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The Battle of Corupedium, also called Corupedion or Curupedion (Ancient Greek: Κύρου πεδίον or Κόρου πεδίον, "the plain of Kyros or Koros") is the name of the last battle of the Diadochi, the rival successors to Alexander the Great. It was fought in 281 BC between the armies of Lysimachus and Seleucus I Nicator. Lysimachus had ruled Thrace for decades and parts of modern western Turkey ever since the Battle of Ipsus. Recently he had finally gained control over Macedon. Seleucus ruled the Seleucid Empire, including lands currently covered by modern eastern Turkey, Syria, Lebanon, Israel, Iraq and Iran. Almost nothing is known about the battle itself save that Seleucus won the battle. Lysimachus died during the fighting. According to Memnon of Heraclea's History of Heraclea Pontica, Lysimachus was killed by a javelin thrown by Malacon, a Heracleian soldier serving under Seleucus.[1]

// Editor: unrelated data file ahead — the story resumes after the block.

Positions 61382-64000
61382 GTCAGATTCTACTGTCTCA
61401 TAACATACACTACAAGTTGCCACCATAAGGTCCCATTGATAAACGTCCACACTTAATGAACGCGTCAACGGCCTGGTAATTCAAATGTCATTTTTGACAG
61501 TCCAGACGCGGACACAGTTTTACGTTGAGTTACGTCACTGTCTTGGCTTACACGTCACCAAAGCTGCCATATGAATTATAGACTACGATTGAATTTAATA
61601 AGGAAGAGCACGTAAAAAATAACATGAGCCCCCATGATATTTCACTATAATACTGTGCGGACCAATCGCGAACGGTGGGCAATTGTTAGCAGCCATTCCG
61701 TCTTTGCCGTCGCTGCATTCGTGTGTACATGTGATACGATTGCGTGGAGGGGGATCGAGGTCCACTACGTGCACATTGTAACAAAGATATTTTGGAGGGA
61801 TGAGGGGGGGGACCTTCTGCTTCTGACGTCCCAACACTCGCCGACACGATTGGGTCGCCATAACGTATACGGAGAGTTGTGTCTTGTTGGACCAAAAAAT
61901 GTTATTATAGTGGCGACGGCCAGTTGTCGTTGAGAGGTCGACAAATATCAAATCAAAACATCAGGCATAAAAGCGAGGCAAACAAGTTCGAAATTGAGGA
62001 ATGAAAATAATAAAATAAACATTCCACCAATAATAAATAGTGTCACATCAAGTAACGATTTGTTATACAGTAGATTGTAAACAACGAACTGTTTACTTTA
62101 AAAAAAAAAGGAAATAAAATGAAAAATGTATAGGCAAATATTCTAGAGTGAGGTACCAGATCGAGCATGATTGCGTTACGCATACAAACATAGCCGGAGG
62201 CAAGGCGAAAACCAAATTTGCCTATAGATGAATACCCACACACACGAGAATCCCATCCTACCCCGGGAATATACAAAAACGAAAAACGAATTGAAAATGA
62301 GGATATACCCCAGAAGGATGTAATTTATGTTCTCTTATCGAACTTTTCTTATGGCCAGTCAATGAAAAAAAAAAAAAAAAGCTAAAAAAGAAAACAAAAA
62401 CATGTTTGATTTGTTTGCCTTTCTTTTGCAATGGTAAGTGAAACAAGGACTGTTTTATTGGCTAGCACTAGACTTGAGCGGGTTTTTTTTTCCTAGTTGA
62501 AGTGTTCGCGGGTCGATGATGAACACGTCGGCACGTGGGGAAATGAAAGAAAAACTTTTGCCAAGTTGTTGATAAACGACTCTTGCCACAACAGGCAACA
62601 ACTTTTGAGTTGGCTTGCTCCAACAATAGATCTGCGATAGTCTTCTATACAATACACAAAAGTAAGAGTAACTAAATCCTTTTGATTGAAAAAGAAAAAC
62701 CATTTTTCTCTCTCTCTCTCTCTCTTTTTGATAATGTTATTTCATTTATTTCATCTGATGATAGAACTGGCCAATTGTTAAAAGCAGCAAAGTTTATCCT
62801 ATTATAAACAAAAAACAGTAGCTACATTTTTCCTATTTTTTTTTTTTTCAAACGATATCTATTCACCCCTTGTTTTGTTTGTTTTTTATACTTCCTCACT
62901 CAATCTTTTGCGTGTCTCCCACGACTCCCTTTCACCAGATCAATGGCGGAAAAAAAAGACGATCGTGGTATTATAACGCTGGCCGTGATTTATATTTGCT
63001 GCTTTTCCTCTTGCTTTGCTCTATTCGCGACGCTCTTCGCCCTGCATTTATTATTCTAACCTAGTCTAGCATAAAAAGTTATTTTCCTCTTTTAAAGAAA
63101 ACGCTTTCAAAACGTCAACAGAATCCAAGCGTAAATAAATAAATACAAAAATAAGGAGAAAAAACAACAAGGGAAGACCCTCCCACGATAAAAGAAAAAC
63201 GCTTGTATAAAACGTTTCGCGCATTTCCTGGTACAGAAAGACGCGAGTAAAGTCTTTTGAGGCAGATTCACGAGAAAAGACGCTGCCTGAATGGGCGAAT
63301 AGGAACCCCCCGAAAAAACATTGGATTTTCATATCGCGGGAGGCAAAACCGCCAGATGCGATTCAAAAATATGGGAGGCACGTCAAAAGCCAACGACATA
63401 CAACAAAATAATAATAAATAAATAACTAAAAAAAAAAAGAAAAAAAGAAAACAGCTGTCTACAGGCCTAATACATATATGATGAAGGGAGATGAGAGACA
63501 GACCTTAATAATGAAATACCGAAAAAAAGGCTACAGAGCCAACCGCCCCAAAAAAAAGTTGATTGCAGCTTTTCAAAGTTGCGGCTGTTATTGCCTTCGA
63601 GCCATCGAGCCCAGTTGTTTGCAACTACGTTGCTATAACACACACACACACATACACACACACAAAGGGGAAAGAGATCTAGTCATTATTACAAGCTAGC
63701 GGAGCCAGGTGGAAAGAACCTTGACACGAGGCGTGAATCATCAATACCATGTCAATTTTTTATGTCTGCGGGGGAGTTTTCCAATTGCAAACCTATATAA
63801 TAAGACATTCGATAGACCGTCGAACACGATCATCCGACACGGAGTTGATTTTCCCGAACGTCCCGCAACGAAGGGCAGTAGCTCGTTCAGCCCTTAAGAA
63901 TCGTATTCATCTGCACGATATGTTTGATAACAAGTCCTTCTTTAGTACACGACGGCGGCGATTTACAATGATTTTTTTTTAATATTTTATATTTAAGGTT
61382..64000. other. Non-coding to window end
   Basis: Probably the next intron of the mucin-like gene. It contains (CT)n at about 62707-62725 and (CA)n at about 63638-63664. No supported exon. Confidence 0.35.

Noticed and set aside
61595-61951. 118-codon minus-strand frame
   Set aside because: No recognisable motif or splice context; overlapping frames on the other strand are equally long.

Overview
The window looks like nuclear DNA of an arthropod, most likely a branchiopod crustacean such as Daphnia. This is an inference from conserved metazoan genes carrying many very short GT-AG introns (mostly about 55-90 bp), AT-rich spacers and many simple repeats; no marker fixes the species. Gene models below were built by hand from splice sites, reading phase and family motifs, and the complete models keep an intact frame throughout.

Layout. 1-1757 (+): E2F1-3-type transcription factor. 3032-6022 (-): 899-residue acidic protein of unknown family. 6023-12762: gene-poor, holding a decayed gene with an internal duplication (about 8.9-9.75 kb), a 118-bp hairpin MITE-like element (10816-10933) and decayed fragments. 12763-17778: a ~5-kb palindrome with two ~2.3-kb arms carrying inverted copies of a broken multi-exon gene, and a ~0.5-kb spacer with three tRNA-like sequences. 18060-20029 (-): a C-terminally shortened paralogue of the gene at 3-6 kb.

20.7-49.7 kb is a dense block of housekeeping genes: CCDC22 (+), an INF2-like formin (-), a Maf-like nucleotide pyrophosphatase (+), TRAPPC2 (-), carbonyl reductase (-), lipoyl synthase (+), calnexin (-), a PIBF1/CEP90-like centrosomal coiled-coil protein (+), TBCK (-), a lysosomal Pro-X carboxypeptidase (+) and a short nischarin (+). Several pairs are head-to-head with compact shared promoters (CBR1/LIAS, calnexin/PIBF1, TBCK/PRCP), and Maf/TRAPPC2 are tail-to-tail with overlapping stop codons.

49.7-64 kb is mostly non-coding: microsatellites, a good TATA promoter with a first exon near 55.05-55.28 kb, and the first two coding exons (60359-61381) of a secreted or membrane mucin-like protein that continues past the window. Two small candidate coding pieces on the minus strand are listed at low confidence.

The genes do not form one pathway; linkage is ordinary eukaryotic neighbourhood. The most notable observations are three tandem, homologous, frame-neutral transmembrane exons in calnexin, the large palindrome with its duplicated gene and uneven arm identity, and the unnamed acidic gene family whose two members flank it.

Although the victory gave Seleucus nominal control over nearly every part of Alexander's empire, save the Ptolemaic Kingdom of Egypt, his victory was short-lived. After crossing the Hellespont to take possession of Lysimachus' European possessions not long after the battle, Seleucus was assassinated by Ptolemy Keraunos and Macedon swiftly became independent once again. It was typical of the times that these two former companions and former allies should, as old men, end up fighting each other to the death.
References

^ Memnon: History of Heracleia (1)

External links

Livius.org: Corupedium

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